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Study links DHA with diabetic retinopathy

Opeoluwa Iwaloye
By Opeoluwa Iwaloye
March 24, 2024

Diabetic retinopathy, or DR, is a leading cause of blindness that occurs when blood sugar blocks the tiny vessels that supply blood to the retina. Researchers know that docosahexaenoic acid, or DHA, an omega-3 fatty acid found in the eyes in high concentration, supports eye and vision health, but do not yet fully understand its relation to DR.

Ball and stick illustration of DHA
In this ball-and-stick model of the docosahexaenoic acid molecule, C22H32O2, carbon is black, hydrogen is white and oxygen is red.

In a recent functional study, researchers at the University of Illinois at Chicago examined the correlation between DHA levels and the development of diabetic retinopathy. Sugasini Dhavamani, a research assistant professor, and Poorna Chandra Rao Yalgala, a researcher, led the study.

“We showed for the first time that reduced retinal DHA levels in humans and mice models of diabetes,” Dhavamani said.

The team determined DHA levels, activity and function in the retina using gas chromatography–mass spectrometry, optical coherence tomography and electroretinography, respectively. They found that DHA levels in mice that were genetically modified to have diabetes were 9% to 11% and in diabetic humans were 8% to 10%, whereas DHA levels of nondiabetic mice and humans were 15% to 18%, meaning they observed a 40% to 50% reduction of DHA in diabetic mice and humans.

The observed difference correlated with variations in the levels of fatty acid elongation, metabolism and inflammation markers. The researchers also reported reduced retinal thickness and function in diabetic mice and humans.

While oily fish is a major dietary source of DHA, clinical trials with fish oil have not improved visual function. “This is due to the specificity of blood–retinal barrier that is incompatible with the specificity of the intestinal barrier,” Dhavamani said.

Left to right, researcher Poorna C.R. Yalagala and research assistant professor Sugasini Dhavamani did this study at the University of Illinois at Chicago.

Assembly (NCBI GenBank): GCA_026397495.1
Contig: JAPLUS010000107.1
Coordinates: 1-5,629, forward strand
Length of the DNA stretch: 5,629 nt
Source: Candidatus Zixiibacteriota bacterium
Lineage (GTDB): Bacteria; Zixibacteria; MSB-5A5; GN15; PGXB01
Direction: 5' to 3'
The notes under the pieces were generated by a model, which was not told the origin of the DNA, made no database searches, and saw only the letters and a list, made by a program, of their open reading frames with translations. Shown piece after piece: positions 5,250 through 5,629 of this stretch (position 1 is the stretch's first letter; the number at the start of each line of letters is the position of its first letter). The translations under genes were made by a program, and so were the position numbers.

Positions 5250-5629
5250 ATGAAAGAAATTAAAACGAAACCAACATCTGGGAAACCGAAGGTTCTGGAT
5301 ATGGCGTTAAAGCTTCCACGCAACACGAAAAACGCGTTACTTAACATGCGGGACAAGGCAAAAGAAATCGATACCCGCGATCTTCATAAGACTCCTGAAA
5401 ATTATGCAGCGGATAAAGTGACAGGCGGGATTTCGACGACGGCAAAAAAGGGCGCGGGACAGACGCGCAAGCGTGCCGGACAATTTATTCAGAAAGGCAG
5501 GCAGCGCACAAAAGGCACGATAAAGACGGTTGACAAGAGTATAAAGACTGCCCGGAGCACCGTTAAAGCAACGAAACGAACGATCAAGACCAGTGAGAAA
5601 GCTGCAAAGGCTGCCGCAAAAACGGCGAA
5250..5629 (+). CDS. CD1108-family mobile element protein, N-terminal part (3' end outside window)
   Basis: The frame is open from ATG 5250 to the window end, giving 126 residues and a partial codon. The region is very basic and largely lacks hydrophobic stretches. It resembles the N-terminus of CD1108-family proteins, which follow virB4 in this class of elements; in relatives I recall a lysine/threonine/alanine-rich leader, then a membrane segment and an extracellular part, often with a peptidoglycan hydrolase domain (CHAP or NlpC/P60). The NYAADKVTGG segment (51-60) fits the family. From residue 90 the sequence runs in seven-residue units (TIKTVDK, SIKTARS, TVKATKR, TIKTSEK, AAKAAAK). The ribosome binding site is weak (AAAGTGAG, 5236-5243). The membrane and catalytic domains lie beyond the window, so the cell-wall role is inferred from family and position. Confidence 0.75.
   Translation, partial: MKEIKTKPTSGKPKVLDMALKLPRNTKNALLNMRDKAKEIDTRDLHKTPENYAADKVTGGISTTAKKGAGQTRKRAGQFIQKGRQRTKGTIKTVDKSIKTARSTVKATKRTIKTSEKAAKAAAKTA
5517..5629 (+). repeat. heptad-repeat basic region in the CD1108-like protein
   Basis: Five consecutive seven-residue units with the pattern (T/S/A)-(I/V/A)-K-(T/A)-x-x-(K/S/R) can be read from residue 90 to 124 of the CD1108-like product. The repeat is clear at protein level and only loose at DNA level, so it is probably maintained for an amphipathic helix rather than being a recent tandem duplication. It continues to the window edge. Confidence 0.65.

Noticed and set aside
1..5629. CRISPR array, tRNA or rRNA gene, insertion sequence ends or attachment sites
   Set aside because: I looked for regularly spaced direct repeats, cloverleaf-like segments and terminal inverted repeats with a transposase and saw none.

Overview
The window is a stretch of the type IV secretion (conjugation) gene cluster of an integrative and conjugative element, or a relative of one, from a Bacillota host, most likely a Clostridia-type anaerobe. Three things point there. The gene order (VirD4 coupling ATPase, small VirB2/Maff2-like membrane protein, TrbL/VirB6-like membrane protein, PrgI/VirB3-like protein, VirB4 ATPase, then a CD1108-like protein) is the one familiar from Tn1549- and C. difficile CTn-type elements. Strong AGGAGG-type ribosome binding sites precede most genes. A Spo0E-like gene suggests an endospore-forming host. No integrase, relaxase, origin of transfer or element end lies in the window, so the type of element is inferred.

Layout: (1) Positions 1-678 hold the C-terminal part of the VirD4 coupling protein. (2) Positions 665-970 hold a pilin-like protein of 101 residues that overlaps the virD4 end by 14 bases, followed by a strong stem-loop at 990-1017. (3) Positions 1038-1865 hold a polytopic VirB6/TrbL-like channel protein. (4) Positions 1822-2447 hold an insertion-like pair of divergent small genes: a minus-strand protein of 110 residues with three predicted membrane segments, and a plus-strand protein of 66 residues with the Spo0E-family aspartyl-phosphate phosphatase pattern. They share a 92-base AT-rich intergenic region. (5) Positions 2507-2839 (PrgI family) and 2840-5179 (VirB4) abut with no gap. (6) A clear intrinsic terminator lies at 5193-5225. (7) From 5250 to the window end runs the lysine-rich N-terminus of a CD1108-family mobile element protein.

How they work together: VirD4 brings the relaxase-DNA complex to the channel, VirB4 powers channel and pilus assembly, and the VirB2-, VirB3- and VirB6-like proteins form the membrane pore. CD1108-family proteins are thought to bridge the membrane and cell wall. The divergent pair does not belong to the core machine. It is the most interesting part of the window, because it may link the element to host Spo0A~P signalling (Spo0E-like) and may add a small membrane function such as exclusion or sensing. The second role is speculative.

The researchers previously tested whether this limitation could be overcome using a lysophospholipid form of DHA to improve retinal function. They found that it is possible to increase retinal DHA by almost 100% in a normal adult mouse with a low dose of lysophosphatidylcholine-DHA.

The UIC team believes this form of DHA could be used therapeutically to prevent or mitigate retinal dysfunction associated with diabetes and Alzheimer’s disease, as well as age-related macular degeneration. Moreover, it could pave the way for a safe, cost-effective nutraceutical strategy to prevent diabetes-associated visual sensitivity decline in a majority of the population.


Sugasini Dhavamani will present this research from 4:30 to 5:30 p.m. CDT on March 25, at Discover BMB 2024, the American Society for Biochemistry and Molecular Biology annual meeting in San Antonio. Her poster is at Board 191.

Abstract title: DHA deficiency linked to diabetic retinopathy progression in experimental animal models and patients with diabetic mellitus — a novel finding.

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Opeoluwa Iwaloye
Opeoluwa Iwaloye

Opeoluwa Iwaloye is a Ph.D. student at the University of Florida Biomedical Sciences Program (immunology and microbiology) studying the genetic and environmental determinants of Type 1 diabetes. She is passionate about the molecular basis of immunological diseases.

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